In one or more embodiments there may be a router (not shown) that can receive data packets from the head end 102 (along arrows 212, for example). For example, such a router may follow generally known IP routing conventions to forward received data packets to one or more of the legacy CMTS 113 and new CMTS 117. By way of further example, the packets may be forwarded to the CMTS (e.g. the legacy CMTS 113 or the new CMTS 117) that matches the receiver type (e.g. a new receiver 104 b or legacy receiver 104 a).

Exemplary Method

FIG. 3 depicts an exemplary method 300 of managing the bonding of transmissions associated with a legacy transmission system and a new transmission system. The legacy transmission system comprises a legacy CMTS 113. The new transmission comprises a new CMTS 117. The new transmission system may be configured to transmit data using a new mode. Similarly, the legacy CMTS 113 may be configured to transmit data using a legacy mode. The new transmission system may be backward compatible with the legacy transmission system such that the new CMTS 117 will be configured to receive data transmitted in the legacy mode.

The legacy transmission system may also comprise a legacy receiver 104 a. Similarly, the new transmission system may also comprise a new receiver 104 b. The new receiver 104 b may be configured to receive and transmit data in both the new mode and the legacy mode.

In one or more embodiments, traffic destined for the new receiver 104 b may be passed through the legacy CMTS 113 if the legacy CMTS 113 has available or excess capacity. The result may be an increase in the effective amount of data that may be transmitted to the new receiver 104 b (because data may be transmitted through both the new CMTS 117 and the legacy CMTS 113). This may be useful at least because new receivers 104 b may undergo occasional peaks of data transmission or data reception. For example, a new receiver 104 b may request transmission of relatively large quantities of data (such as downloading data from the Internet). By sending some data to the new receiver 104 b through the legacy CMTS 113 (when there is available capacity on the legacy CMTS 113) there may not be a requirement for very high capacity on the new CMTS 117.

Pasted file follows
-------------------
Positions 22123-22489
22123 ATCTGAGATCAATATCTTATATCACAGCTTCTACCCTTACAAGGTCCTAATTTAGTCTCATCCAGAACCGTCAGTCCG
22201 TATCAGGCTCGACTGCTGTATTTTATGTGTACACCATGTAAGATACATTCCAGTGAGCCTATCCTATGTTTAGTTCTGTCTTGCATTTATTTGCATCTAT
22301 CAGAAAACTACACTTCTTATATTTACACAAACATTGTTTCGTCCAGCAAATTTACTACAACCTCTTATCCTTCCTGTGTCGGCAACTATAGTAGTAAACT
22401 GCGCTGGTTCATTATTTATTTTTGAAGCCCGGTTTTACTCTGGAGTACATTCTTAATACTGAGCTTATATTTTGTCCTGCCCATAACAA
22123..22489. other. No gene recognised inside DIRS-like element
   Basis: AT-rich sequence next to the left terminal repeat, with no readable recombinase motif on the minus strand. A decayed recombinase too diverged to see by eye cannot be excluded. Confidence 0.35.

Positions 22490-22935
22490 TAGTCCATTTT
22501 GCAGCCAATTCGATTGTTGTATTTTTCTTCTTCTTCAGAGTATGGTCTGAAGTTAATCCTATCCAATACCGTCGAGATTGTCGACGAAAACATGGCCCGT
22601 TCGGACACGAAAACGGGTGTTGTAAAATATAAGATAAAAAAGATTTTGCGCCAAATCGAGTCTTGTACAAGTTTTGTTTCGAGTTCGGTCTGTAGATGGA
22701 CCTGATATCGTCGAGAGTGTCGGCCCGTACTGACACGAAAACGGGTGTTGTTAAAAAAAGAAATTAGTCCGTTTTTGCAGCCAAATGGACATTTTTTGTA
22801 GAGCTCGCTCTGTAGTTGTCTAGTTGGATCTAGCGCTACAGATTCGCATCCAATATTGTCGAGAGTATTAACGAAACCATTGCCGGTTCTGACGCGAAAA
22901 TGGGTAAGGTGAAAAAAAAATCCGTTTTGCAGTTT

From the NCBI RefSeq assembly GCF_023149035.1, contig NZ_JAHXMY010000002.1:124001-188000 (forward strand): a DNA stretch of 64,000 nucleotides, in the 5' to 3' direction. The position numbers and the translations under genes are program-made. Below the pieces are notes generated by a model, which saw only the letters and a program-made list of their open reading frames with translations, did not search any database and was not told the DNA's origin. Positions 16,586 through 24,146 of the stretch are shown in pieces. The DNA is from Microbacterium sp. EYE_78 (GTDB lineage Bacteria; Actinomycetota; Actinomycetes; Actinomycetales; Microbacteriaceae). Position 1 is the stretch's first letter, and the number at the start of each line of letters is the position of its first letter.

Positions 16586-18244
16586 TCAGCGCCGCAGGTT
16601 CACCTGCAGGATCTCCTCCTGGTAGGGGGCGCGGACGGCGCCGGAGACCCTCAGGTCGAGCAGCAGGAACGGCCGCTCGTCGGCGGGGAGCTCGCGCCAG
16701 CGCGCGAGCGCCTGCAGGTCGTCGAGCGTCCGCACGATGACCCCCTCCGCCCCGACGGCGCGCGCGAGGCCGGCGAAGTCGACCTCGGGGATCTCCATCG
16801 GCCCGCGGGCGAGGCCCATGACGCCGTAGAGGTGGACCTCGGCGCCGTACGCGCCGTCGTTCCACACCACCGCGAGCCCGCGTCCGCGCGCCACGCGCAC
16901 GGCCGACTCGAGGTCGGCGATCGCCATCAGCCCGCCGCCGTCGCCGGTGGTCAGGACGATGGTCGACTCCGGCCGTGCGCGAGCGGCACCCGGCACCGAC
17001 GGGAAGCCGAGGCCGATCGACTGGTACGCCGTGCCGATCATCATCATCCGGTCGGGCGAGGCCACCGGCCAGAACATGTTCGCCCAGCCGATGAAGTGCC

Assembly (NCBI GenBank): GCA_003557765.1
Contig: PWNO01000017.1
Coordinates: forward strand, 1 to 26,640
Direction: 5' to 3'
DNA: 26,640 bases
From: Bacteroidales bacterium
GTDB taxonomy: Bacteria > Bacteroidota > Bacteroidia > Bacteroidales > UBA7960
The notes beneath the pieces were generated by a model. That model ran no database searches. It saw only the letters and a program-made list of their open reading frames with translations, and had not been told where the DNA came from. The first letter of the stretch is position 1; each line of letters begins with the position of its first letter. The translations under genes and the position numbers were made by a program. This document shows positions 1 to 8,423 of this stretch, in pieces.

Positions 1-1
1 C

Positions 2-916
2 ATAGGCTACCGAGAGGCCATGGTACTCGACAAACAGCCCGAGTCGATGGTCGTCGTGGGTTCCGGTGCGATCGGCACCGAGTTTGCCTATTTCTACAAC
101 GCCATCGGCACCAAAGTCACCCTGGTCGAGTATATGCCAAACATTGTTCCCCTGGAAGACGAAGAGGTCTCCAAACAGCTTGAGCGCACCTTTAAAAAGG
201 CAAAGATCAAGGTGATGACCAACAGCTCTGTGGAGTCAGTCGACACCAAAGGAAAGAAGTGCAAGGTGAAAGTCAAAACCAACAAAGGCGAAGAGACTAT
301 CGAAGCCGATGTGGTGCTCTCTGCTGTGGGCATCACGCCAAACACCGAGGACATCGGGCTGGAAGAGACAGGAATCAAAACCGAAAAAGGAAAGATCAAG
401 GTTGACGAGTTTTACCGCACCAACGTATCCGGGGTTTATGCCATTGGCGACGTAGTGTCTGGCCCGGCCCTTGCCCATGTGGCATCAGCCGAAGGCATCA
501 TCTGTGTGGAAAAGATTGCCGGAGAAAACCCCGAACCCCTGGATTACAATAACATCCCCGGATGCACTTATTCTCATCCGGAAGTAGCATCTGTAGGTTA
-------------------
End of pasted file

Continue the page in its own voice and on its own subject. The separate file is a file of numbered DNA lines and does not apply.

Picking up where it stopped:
At 302, data is received at the new CMTS 117. The data can be received from the head end 102 and may be transmitted through transport medium 199. The data can include an identification of a receiver 104 as a destination for the data. For example, the data may include an IP address for the new CMTS 117. By way of further example, the data may be picked up or received at the new CMTS 117 or the legacy CMTS 113 based on the mode in which the data was transmitted. In an alternative embodiment, the new CMTS 117 operates as both the legacy CMTS 113 and the new CMTS 117.

At 303, the output of the legacy CMTS 113 is monitored. For example, monitoring could include monitoring the level of utilization of the legacy CMTS 113. For example, the monitor 208 may track the data transmitted from the legacy CMTS 113. Alternatively, or additionally, the monitor 208 may track the data received at the legacy CMTS 113 (either from the head end or from a receiver 104). The monitor 208 may store the data tracked in respect of the legacy CMTS 113. For example, the data may be stored in a memory associated with the hub 111. The monitor 208 may use the tracked data to evaluate the utilization level of the legacy CMTS 113. For example, the monitor 208 may compare the level of utilization to an historical level of utilization for the legacy CMTS 113. Similarly, the monitor may compare the level of utilization of the legacy CMTS 113 with a predefined threshold in order to evaluate whether the legacy CMTS 113 is considered to be operating at capacity or congested.